Getting there (and leaving...sadly):  You get to/from the island by ferry.  Transportation to/from the UltraMar ferry dock in Puerto Juarez can be booked in advance (there are links on the Cancun airport website or you can do a search for something like "Cancun airport Isla Mujeres ferry transfer").  The UltraMar ferry is new-ish, very clean, not at all bumpy, and often offers live music on the upper deck (with the lower deck being enclosed & air conditioned).  The cost is about $14 round trip.  Tickets can be purchased at the dock.  Note:  it is the same price to buy a roundtrip ($14) as it is to buy 2 separate one ways ($7 each)...if you lose things like I do, you may want to just buy a one way & then another on the day that you return (which you can purchase from a small kiosk right at the ferry dock on the isla).  The ferry runs every half hour.  There will likely be porters that load your bag on & off the boat.  I've seen people become alarmed when someone grabs their bag...if they are dressed like all the other workers, don't be.  They are simply loading up the boat.  When you arrive, the porters may come right out & ask for a tip if you fail to do so.  You are under no obligation to tip, but I usually give them something small (like a $1 per bag).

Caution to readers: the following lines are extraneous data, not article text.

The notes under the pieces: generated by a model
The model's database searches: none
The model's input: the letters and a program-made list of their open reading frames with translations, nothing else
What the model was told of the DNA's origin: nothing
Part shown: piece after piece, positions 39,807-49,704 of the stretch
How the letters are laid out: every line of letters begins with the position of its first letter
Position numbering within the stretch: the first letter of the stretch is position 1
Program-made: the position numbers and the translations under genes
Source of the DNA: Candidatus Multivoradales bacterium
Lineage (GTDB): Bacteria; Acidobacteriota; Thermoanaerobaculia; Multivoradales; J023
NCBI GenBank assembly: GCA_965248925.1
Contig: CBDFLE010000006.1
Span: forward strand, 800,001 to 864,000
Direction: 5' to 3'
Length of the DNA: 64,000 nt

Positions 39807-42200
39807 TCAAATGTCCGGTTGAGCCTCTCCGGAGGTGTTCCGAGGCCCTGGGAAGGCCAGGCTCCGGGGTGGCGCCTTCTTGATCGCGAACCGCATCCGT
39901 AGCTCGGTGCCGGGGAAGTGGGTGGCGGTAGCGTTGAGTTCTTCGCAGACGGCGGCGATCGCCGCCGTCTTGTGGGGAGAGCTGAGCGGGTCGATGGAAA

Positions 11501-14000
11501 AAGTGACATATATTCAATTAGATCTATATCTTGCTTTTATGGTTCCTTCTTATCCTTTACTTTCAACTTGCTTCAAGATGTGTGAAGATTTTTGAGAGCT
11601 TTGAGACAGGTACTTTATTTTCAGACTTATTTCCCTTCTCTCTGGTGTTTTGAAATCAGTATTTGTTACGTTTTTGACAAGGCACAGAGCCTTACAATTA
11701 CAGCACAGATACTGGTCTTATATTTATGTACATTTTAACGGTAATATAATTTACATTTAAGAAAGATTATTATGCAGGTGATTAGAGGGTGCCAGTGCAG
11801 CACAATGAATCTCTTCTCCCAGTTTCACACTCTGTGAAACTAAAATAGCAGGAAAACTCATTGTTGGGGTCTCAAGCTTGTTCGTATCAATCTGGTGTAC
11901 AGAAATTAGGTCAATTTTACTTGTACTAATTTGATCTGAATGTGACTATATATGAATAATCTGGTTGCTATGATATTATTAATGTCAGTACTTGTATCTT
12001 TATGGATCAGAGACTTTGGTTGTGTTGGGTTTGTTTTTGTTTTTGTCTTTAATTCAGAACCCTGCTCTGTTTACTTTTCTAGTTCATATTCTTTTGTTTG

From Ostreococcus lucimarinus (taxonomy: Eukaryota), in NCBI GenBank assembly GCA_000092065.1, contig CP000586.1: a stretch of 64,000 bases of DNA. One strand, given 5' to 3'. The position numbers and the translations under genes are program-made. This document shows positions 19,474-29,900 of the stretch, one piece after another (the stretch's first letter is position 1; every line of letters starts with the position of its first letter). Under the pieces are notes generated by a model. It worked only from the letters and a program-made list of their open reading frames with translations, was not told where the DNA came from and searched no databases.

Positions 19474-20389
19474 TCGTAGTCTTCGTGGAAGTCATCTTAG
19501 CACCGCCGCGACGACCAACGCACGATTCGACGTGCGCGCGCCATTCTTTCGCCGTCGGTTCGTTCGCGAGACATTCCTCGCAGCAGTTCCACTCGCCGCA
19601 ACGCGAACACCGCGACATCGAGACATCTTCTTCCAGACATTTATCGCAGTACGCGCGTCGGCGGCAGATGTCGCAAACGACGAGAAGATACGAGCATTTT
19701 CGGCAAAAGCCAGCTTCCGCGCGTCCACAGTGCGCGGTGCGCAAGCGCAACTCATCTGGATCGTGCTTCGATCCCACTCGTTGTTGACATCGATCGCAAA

Getting around:  Cabs are inexpensive & plentiful.  If you are in town or just got off the ferry & need a ride, there is a taxi stand right next to the ferry dock (to the right if you are looking at the dock from the island).  Wait in line for the next cab, give them your destination & ask how much it will be.  The prices are generally standard - they may tack on a tiny bit if there's luggage or groceries that need to go in the trunk.  In dollars, I'd say a ride should never be more than $6, but is often closer to $3.   You can rent bikes, scooters, & golf carts.  I've only done golf carts - it is a fairly simple process.  Whether or not you are seeking to rent or not, you will be presented with many options.  Repeatedly.  Pick a place, negotiate a price, & you are off.  They will likely want to see a driver's license (they may keep it & return it when you return the cart).  I've read that you should always pay in cash, & not leave a credit card because you are on the hook for any damage to the cart & they may charge your card.  I've only had positive experiences with the golf cart fellows, but keep your wits about you when driving, parking, etc.  Always lock it up with the lock that they provide.  If you are staying in centro, you will have no problem walking to restaurants, bars, Playa Norte, etc.  I have found myself walking around that area of town at a wide array of times...4AM?  Yes.  11PM?  Yes.  8AM?  Yes.  I can't say that I've done this alone &, as with ANY place ANYwhere, you should probably use the buddy system.  But, overall, I've felt quite safe.